Days before Cape Town hosts the Netball World Cup, security concerns have arisen due to a social media post by Jamaican Jhaniele Fowler. The Jamaican netball captain was robbed in Cape Town, with money taken from her purse. As per news24, the tournament is at the Cape Town International Convention Centre and started today and runs until 6 August.
Fowler, who is in the Mother City as her team prepares for their opening match against Sri Lanka in Group C, posted on her Instagram account, among other things, that she didn’t feel safe in South Africa. “This is so unfortunate; this place isn’t safe,’ the 34-year-old wrote. “First, they stole money from my purse; now, people are trying to come in on us in our rooms. Really!”
— harry (@harrydynes06) July 26, 2023
The National Joint Operational and Intelligence Structure (Natjoints), which is responsible for the safety and security of all major sporting, cultural, and recreational events, told the media in a press conference on Thursday that the Jamaican team, known as the Sunshine Girls, had filed no report.
“Before we start to investigate, we need to have a statement,’ said Lt General Tebello Mosikili, who is chairperson of Natjoints, which comprises government departments including the South African Police Service, the South African National Defence Force, and the State Security Agency. “We’re waiting for the complainants to come forward. When those certainties become clear, we will definitely launch an investigation,” she said.
Tournament director Priscilla Masisi said that it was all systems go for the tournament and that the teams had brought forward no issues. “There is a teams’ managers meeting, which happens in the hotels, so if there is any issue, it’s brought to our attention,” said Masisi. “We’re speaking with the team managers daily.”
Minister of Sports, Arts and Culture Zizi Kodwa, referring to the fatal shooting in Auckland, New Zealand, that marred the opening of the FIFA Women’s World Cup last week, reassured reporters on Thursday that the alleged Cape Town incident would not affect the hosting a World Cup in South Africa.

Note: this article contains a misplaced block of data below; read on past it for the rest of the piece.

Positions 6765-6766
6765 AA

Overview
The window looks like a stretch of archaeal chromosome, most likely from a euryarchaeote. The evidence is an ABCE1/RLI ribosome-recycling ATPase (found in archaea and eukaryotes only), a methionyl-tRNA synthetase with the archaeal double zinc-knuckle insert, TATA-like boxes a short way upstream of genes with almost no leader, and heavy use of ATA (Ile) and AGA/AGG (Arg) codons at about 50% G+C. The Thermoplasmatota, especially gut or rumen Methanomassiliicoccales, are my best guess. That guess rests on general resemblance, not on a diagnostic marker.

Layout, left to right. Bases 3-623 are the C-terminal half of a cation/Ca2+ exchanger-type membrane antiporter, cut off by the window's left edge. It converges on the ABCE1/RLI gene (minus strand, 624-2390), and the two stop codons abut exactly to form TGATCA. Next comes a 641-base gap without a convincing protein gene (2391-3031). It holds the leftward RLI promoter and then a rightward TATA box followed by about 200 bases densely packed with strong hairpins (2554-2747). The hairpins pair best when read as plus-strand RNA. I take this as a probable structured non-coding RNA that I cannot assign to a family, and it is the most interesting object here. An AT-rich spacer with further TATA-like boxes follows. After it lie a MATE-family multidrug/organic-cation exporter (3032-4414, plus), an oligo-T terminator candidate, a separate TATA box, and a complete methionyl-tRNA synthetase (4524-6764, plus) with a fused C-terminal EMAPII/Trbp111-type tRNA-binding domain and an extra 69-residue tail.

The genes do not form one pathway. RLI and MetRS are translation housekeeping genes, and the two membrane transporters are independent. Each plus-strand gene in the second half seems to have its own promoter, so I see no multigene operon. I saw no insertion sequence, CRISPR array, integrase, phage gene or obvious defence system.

“When I went to New Zealand a few days ago, their minister of sport (Grant Robertson) shared something with me,” said Kodwa. “There was an incident that happened on the day of the opening in Auckland. He said to me that you should never give yourselves a 10 out of 10, because there is always room for improvement. When you deal with events of this magnitude, when you’re a host, you need to give yourself nine out of ten. That incident in Auckland has no impact on the whole event. The World Cup is still going to go on, despite the shooting that happened in Auckland,” Kodwa continued.
Two people and an armed attacker were killed, and five others were wounded in the Auckland incident. “I just want to ensure South Africans that the Natjoints and security cluster is ready. There has always been that presence regardless of whether there is a tournament. There are certain things that we’ll learn and improve as we go along. Our capability to host as a country should not be in doubt, we are quite happy with the work that has been done.”
On Sunday, the Proteas take on Jamaica, who were silver medalists at the Commonwealth Games in Birmingham last year.
Picture: Twitter / NetballAust
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